Indecipherable gibberish

The details of health care legislation hardly matter anymore; it’s the vast expansion of federal bureaucratic control over medicine that counts to proponents.

Throughout the summer, the country was roiled in a curiously shifting debate. President Obama insisted something be passed quickly — before August, if possible. Democratic leaders made no bones about the fact they wanted something rammed through before a summer recess.

Forced to act quickly, defenders of the free market in medicine — or as much of a free market as remains — seized on a few obvious implications of the proposal, including the kind of financial triage that would cut costs by rationing expensive care to those near the end of life, characterized by the critics as “death panels.”

Proponents insisted there were no death panels in the legislation — at the same time they insisted they were removing that provision.

The odd thing about this whole debate about what was “in there,” is that there wasn’t any “there.” That is to say, there was no single definitive version of a Democratic health care reform bill that all parties could study, analyze and debate.

And it now appears there never will be — right up to the hour of a final vote.

Republicans — and even some Democratic senators, more recently — have been insisting that a final version of the bill be posted on the Internet for the public — and members of Congress — to read, at least 72 hours before any final vote.

But the Senate Finance Committee defeated that amendment, 13-10.

And at least one Democratic senator has now been honest enough to say it wouldn’t matter, anyway, because the actual legislative language being hammered out is such indecipherable gibberish that no one could understand it, anyway.

Instead, Sen. Thomas Carper, D-Del., says committee members are working from a plain-English summary of what’s supposedly in the bill.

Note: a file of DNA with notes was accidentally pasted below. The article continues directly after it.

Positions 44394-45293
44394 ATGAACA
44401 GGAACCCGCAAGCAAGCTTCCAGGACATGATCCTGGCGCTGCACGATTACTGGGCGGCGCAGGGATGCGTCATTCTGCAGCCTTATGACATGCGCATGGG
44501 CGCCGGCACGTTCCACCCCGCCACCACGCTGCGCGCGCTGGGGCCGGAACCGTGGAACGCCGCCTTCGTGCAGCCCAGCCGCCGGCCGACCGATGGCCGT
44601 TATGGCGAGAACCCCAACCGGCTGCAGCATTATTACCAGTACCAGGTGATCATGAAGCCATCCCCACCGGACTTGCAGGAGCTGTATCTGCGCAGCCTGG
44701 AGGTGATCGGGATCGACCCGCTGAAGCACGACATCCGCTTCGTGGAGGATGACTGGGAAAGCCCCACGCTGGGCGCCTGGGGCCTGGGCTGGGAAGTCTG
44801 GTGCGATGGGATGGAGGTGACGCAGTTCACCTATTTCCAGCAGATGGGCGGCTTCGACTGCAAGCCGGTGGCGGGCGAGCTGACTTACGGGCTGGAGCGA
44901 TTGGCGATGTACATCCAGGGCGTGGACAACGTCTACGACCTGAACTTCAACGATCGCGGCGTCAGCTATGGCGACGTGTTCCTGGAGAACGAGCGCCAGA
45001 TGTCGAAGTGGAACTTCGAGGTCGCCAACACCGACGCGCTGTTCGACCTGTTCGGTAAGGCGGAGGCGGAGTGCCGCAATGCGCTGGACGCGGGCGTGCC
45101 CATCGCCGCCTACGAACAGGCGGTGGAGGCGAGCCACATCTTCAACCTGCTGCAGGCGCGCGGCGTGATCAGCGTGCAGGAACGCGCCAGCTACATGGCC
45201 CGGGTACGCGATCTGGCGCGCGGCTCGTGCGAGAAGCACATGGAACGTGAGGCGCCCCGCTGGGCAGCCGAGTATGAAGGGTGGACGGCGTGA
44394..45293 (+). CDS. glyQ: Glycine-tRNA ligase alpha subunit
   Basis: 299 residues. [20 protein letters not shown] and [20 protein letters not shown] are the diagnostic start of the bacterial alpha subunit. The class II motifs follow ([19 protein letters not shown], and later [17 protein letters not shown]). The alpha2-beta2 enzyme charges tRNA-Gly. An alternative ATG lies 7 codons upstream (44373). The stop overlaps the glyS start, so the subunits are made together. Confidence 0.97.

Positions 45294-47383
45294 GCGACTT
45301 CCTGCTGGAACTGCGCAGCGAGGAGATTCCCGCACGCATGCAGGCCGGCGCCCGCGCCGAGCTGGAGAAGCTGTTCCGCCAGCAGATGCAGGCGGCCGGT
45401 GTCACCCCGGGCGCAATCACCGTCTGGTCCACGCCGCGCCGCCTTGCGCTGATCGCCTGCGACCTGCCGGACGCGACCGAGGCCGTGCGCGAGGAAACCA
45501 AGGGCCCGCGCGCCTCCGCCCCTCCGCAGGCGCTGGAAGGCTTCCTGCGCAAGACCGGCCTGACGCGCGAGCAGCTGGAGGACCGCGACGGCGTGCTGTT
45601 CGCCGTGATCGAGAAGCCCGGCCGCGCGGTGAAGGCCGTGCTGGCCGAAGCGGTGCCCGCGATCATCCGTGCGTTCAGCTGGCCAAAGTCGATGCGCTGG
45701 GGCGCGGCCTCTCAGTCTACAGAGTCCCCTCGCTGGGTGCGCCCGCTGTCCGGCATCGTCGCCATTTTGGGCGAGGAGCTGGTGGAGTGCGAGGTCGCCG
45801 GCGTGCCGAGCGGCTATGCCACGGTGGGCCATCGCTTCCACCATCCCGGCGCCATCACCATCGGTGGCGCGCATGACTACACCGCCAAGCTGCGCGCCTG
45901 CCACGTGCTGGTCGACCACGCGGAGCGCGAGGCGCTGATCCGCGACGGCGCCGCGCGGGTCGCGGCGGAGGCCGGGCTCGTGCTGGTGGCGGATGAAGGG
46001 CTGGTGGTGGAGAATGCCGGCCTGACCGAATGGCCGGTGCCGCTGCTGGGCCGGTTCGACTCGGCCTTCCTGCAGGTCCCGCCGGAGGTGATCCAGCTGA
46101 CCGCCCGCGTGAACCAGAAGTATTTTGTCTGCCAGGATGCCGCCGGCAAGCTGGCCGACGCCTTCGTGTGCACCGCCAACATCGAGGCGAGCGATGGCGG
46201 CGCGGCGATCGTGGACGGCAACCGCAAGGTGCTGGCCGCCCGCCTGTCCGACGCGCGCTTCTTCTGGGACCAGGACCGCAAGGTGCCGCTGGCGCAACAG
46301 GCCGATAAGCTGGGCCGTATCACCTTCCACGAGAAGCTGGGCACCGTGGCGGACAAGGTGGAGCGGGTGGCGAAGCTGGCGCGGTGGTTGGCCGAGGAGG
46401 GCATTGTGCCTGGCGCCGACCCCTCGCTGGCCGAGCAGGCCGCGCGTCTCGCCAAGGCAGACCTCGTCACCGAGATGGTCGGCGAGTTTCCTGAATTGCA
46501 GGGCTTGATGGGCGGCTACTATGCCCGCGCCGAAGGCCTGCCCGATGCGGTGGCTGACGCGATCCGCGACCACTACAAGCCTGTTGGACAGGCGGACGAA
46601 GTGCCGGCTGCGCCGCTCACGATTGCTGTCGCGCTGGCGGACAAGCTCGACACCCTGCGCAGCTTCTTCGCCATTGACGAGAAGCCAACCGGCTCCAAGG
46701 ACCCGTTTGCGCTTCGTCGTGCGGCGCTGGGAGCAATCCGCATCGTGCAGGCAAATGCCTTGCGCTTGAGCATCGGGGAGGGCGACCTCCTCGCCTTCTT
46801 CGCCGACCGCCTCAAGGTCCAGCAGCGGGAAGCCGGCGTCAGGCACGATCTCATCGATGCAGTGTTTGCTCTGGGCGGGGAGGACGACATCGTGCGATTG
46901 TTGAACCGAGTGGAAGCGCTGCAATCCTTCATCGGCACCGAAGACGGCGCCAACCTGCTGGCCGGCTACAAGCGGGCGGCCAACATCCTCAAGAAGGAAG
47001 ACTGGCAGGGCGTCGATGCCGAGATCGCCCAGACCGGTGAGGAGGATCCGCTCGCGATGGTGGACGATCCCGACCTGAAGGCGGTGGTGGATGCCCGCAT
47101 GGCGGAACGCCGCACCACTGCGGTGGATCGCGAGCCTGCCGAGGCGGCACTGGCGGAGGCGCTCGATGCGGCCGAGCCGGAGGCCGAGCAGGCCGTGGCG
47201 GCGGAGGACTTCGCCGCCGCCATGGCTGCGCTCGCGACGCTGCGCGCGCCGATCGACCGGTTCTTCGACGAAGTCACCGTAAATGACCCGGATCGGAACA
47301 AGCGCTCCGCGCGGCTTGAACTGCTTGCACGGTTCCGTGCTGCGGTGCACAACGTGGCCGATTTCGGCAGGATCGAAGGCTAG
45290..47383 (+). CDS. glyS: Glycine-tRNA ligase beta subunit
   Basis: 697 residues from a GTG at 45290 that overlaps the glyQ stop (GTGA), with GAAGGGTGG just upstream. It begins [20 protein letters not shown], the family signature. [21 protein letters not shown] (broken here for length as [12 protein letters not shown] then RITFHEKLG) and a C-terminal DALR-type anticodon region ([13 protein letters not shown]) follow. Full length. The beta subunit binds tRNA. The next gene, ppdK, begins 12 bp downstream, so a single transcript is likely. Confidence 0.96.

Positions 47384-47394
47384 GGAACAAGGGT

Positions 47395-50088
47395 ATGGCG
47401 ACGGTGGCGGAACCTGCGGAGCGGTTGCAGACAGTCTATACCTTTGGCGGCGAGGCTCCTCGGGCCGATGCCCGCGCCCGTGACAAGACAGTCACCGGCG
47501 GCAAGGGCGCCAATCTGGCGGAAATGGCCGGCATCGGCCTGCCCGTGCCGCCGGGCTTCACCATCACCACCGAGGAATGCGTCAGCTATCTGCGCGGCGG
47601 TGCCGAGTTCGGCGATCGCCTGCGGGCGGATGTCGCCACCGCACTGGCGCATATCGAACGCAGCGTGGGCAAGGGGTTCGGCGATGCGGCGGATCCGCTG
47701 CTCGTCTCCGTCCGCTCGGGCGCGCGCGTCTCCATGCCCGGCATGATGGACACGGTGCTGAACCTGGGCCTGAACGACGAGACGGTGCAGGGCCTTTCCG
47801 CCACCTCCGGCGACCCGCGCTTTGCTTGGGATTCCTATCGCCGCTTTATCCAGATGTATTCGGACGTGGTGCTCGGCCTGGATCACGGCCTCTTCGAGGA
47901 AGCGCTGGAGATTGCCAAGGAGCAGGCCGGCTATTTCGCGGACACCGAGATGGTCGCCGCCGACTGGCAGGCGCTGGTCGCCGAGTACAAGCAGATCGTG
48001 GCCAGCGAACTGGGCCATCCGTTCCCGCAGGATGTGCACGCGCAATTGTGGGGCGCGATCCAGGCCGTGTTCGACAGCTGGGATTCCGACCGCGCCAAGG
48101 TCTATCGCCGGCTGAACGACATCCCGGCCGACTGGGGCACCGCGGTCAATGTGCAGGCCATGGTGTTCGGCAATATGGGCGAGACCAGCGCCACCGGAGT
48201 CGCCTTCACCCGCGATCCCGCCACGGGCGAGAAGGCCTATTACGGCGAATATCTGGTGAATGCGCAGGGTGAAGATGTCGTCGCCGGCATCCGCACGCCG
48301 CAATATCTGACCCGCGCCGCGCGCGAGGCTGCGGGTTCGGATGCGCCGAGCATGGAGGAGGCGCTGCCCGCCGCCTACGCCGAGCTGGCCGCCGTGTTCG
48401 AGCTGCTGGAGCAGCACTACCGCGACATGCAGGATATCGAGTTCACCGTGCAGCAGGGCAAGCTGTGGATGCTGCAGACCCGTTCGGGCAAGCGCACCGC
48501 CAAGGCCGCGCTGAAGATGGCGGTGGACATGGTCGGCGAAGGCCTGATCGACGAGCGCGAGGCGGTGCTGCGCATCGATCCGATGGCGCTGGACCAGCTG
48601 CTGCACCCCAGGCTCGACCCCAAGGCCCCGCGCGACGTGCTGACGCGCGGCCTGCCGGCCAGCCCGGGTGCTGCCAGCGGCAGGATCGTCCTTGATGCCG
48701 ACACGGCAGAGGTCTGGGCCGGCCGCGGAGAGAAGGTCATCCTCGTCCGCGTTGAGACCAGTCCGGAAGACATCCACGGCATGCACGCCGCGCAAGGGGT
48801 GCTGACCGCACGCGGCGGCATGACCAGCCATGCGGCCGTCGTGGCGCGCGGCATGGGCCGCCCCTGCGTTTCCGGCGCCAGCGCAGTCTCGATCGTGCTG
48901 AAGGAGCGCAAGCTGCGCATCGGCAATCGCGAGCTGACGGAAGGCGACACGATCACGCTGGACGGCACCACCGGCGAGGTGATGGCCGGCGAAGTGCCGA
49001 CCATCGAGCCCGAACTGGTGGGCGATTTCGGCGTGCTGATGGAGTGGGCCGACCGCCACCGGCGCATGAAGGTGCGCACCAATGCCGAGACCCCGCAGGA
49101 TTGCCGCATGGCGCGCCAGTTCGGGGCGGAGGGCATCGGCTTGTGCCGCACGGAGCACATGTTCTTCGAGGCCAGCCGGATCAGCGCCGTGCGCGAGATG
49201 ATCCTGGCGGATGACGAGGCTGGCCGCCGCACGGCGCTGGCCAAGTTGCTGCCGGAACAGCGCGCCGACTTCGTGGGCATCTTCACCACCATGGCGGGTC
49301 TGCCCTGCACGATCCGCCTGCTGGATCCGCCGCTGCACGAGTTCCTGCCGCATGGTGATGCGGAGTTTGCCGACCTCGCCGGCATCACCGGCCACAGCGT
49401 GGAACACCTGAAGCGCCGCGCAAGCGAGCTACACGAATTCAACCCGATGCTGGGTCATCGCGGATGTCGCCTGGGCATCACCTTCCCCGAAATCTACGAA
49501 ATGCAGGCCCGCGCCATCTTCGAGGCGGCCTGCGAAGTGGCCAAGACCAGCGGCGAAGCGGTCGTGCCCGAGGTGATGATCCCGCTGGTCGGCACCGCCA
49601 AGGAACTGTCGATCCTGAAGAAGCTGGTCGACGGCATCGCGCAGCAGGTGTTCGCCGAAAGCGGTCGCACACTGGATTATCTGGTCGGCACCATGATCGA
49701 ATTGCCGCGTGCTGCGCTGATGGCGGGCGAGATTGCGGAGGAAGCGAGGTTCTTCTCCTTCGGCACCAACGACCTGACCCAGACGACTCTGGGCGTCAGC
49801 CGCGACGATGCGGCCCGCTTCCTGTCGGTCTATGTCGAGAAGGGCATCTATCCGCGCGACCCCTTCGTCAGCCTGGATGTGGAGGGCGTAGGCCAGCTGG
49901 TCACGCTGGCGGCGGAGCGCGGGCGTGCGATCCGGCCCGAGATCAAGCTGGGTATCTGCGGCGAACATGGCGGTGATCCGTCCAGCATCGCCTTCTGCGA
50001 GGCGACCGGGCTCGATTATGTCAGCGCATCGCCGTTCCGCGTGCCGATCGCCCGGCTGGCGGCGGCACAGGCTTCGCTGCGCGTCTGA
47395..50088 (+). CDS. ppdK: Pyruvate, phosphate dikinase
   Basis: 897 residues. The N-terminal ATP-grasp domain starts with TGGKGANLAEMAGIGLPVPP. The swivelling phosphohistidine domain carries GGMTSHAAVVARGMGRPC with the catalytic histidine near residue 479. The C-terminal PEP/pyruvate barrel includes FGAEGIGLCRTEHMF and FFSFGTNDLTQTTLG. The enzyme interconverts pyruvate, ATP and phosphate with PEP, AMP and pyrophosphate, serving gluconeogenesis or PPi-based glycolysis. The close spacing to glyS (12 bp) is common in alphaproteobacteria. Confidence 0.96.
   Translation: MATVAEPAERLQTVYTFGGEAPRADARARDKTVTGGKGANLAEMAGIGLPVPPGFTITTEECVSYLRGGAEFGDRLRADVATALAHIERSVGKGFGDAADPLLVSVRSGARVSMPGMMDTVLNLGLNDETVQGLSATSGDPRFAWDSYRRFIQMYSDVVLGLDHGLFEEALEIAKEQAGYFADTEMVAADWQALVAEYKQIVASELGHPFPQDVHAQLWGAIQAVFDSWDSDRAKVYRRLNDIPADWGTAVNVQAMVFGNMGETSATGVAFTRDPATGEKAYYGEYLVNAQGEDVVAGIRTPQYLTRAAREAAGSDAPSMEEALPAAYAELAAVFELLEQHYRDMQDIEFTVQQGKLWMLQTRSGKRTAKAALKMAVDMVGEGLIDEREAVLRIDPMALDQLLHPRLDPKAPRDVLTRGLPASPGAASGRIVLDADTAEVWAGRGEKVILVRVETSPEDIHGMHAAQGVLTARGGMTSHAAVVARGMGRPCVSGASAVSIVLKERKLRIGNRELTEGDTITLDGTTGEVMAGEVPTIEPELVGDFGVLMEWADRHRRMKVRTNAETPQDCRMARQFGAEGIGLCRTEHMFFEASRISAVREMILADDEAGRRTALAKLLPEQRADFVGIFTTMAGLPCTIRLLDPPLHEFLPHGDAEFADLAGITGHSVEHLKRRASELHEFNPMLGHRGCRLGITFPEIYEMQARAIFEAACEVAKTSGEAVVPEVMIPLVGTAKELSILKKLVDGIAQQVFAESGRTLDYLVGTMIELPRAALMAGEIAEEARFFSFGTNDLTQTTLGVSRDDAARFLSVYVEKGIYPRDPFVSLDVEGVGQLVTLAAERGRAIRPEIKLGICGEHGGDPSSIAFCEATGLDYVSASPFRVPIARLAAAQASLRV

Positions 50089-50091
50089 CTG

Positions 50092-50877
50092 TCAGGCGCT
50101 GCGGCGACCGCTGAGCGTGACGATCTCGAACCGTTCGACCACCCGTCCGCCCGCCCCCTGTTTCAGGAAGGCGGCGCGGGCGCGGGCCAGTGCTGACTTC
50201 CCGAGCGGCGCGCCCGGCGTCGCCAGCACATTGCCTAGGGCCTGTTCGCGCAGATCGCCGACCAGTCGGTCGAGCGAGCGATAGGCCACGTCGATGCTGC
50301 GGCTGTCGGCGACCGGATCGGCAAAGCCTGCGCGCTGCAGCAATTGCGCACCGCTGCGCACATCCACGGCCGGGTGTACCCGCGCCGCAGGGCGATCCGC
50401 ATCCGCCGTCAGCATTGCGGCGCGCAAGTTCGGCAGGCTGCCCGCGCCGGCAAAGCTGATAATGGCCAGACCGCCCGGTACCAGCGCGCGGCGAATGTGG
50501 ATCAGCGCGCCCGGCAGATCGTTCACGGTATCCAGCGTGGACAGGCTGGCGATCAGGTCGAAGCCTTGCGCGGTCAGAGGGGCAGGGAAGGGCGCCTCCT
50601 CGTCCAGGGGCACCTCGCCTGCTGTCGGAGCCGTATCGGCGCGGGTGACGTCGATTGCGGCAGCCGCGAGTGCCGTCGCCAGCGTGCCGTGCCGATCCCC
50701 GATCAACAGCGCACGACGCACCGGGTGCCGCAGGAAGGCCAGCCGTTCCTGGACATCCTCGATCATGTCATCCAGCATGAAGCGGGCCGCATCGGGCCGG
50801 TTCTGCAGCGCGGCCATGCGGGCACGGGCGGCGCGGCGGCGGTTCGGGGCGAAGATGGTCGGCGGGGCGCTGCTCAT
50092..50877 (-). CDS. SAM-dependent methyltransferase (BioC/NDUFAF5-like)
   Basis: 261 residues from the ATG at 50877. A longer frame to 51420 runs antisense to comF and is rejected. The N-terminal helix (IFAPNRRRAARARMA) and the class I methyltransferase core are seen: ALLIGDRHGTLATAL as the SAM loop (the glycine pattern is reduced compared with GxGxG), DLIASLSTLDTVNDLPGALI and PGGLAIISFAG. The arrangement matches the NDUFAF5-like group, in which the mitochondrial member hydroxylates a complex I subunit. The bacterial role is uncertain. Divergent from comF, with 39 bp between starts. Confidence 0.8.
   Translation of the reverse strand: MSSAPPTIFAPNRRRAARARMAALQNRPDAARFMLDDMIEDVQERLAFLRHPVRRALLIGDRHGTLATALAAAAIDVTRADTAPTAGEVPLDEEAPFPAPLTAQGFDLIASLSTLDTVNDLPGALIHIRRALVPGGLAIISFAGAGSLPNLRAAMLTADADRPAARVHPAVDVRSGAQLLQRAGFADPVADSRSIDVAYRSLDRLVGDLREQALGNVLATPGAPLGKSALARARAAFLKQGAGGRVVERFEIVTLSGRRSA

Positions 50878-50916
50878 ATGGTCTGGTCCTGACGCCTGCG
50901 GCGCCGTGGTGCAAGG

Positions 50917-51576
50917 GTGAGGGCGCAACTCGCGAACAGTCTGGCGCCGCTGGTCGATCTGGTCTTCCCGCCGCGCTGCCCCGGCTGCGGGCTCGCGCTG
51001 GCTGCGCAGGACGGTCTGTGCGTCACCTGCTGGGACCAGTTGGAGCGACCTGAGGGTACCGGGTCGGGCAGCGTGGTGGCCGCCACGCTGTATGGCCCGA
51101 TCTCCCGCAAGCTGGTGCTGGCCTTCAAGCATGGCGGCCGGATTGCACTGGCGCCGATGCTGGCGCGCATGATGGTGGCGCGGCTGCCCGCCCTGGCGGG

“I don’t expect to actually read the legislative language because reading the legislative language is among the more confusing things I’ve ever read in my life,” Sen. Carper told CNS News correspondent Nicholas Ballasy last week.

Sen. Carper described the type of language in which the actual text of the bill would finally be drafted as “arcane,” “confusing,” “hard stuff to understand,” and “incomprehensible.” He said he’ll read the plain-English version but, “The idea of reading the legislative language, it’s just anyone who says that they can do that and actually get much out of it is trying to pull the wool over our eyes.”

But Sen. John Cornyn, R-Texas, who also serves on the committee, says the descriptive “plain-English” summaries the committee is working with are misleading because new provisions can be slipped into the actual text unseen.

One-sixth of the American economy is about to be restructured through legislative language that even one of its proponents admits will not be read, cannot be read because it is indecipherable, by those who will vote it up or down on our behalf.

And to think some people, this week, are tuning in old Jamie Lee Curtis movies on TV, or visiting Halloween haunted houses for the thrill of spending a few minutes being afraid.

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